This movie’s topic is rarely brought to the public with such intensity: The Stolen Generations. Introductory text guides you into the proper mood, however, if you don’t know what a “half-caste” is you’ll have to wait a while before it is explained. The film has beautiful pictures all the way through and if you have an eye for it you’ll appreciate their colours and moods.
Some plots of the book are missing, for example the journey by boat or the bath of all children in the river. The script had to be streamlined, but Rabbit Proof Fence does not suffer from it. A rare occasion where watching the movie after reading the book complements the experience.
Molly, the main actress in the film, rarely smiles, but this is totally appropriate. This is not a fun movie, the topic is a hard one which is still affecting the lives of scores of thousands of Aboriginal people.
Accordingly, the music supports the movie’s dramatics. Composed by Peter Gabriel it remains in the background but subconsciously conveys what it means to be pursued by an Aboriginal tracker, always on guard, fighting against hunger and thirst.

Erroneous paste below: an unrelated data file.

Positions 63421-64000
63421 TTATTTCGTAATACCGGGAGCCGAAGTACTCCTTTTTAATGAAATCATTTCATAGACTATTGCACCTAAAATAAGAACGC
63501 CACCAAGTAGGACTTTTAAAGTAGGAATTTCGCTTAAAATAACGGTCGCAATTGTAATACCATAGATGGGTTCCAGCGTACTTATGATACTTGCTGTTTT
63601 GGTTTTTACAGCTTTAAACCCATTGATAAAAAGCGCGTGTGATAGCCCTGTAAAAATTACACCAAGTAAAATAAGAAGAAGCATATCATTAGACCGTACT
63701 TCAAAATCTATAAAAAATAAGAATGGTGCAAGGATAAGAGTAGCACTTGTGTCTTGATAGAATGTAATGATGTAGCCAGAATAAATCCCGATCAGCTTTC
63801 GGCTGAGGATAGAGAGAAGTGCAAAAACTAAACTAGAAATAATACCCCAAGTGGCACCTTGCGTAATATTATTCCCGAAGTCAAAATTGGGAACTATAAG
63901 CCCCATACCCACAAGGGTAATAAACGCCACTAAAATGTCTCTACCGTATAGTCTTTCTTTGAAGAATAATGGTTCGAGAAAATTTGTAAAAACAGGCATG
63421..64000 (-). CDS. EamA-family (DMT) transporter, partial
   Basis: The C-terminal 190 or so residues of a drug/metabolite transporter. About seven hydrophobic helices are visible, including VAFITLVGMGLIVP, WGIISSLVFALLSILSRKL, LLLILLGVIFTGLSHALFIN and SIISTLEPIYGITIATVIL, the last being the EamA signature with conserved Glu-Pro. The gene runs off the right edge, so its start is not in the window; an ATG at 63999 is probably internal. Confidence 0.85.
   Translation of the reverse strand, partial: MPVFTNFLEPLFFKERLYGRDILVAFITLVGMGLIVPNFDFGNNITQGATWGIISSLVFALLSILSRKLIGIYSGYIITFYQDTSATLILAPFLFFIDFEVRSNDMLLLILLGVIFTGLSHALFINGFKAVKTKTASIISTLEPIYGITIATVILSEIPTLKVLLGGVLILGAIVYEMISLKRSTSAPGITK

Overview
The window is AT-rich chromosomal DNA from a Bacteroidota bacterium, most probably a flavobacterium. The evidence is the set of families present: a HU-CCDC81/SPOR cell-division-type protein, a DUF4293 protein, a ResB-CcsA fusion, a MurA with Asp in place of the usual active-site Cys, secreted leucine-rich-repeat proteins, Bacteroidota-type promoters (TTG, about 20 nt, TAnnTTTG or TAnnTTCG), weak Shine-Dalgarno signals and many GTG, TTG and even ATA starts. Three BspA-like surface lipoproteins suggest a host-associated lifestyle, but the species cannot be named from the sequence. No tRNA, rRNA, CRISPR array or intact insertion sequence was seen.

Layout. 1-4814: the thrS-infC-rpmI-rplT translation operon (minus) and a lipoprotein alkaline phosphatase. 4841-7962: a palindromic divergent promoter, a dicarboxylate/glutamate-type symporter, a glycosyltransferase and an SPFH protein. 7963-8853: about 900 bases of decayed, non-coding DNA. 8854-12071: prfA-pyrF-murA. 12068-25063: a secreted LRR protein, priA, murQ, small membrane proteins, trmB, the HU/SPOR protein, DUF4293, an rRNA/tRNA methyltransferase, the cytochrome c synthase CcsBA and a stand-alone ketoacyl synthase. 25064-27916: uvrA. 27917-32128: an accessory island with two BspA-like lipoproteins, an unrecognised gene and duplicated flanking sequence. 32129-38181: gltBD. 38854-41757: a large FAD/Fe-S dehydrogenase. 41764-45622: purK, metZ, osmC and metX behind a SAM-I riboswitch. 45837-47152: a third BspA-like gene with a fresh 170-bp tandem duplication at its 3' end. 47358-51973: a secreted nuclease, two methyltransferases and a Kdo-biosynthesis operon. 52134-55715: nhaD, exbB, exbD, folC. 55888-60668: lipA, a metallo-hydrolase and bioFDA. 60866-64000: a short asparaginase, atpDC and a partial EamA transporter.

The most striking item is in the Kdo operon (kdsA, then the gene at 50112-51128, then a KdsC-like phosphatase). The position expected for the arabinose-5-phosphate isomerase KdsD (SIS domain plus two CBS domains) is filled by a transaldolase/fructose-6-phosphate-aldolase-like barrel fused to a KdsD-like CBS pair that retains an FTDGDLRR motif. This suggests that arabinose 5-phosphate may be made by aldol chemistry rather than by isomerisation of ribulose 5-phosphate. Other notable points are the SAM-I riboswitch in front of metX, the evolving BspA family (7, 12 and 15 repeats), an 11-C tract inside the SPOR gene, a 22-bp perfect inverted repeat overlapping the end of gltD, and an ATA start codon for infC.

More details on the Stolen Generations issue are provided at the end of Rabbit Proof Fence. It leaves you with an intense feeling of pain or sadness. You feel that something appallingly wrong was perpetrated and you cannot comprehend that it was going on well into the 70s of this century.
Based on the book Follow The Rabbit-Proof Fence by Doris Pilkington.
Find a copy of "Rabbit Proof Fence/Long Walk Home"
- Everlyn Sampi - Molly
Tianna Sansbury - Daisy
Laura Monaghan - Gracie
David Gulpilil - Moodoo
Ningali Lawford - Molly's mother
Myarn Lawford - Molly's granny
Deborah Mailman - Mavis
Jason Clarke - Constable
Kenneth Brannagh - Mr. Neville
- Release dates
- February 21st 2002 - Australia
November 8th 2002 - Great Britain
November 29th, 2002 - USA
May 29th, 2003 - Germany
- Video/DVD release date
- Video: April 15th, 2003; DVD: December 10th, 2002
- No.6 film of the year, best director (tie) (2002 National Board of Review)
Best director, best adapted screenplay award (2002 Film Critics Circle of Australia)
Best film, best sound, best score (2002 Australian Film Institute Awards)
- PG - Parental guidance
- Miramax Films (Australia); Odeon Pictures GmbH (Germany). Distribution rights have also been sold to Japan.
- Peter Gabriel
The movie’s stills were shot by Aboriginal photographyer Mervyn Bishop.
German website: www.longwalkhome.de.
Other films by Phillip Noyce
- 1977 Backroads
Explore more Aboriginal movies
Aboriginal movie timeline
Explore movie history with the Aboriginal film timeline.
Take the quiz: Are you an Aboriginal movie buff?